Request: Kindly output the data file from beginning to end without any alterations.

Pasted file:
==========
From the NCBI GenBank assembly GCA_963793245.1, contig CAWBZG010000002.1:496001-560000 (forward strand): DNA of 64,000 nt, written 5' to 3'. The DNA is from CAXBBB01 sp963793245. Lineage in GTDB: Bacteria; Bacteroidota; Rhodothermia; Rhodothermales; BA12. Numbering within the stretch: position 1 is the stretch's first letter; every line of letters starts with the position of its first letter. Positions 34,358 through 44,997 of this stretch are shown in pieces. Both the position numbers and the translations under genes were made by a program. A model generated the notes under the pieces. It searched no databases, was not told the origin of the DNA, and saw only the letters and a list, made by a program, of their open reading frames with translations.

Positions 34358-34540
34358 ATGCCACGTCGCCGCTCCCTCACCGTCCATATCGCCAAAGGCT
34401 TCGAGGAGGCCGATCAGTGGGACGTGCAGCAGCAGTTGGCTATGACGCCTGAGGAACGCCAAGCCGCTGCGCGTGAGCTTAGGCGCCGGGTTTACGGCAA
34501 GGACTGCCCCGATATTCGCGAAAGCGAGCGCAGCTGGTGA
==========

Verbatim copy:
From the NCBI GenBank assembly GCA_963793245.1, contig CAWBZG010000002.1:496001-560000 (forward strand): DNA of 64,000 nt, written 5' to 3'. The DNA is from CAXBBB01 sp963793245. Lineage in GTDB: Bacteria; Bacteroidota; Rhodothermia; Rhodothermales; BA12. Numbering within the stretch: position 1 is the stretch's first letter; every line of letters starts with the position of its first letter. Positions 34,358 through 44,997 of this stretch are shown in pieces. Both the position numbers and the translations under genes were made by a program. A model generated the notes under the pieces. It searched no databases, was not told the origin of the DNA, and saw only the letters and a list, made by a program, of their open reading frames with translations.

Positions 34358-34540
34358 ATGCCACGTCGCCGCTCCCTCACCGTCCATATCGCCAAAGGCT
34401 TCGAGGAGGCCGATCAGTGGGACGTGCAGCAGCAGTTGGCTATGACGCCTGAGGAACGCCAAGCCGCTGCGCGTGAGCTTAGGCGCCGGGTTTACGGCAA
34501 GGACTGCCCCGATATTCGCGAAAGCGAGCGCAGCTGGTGA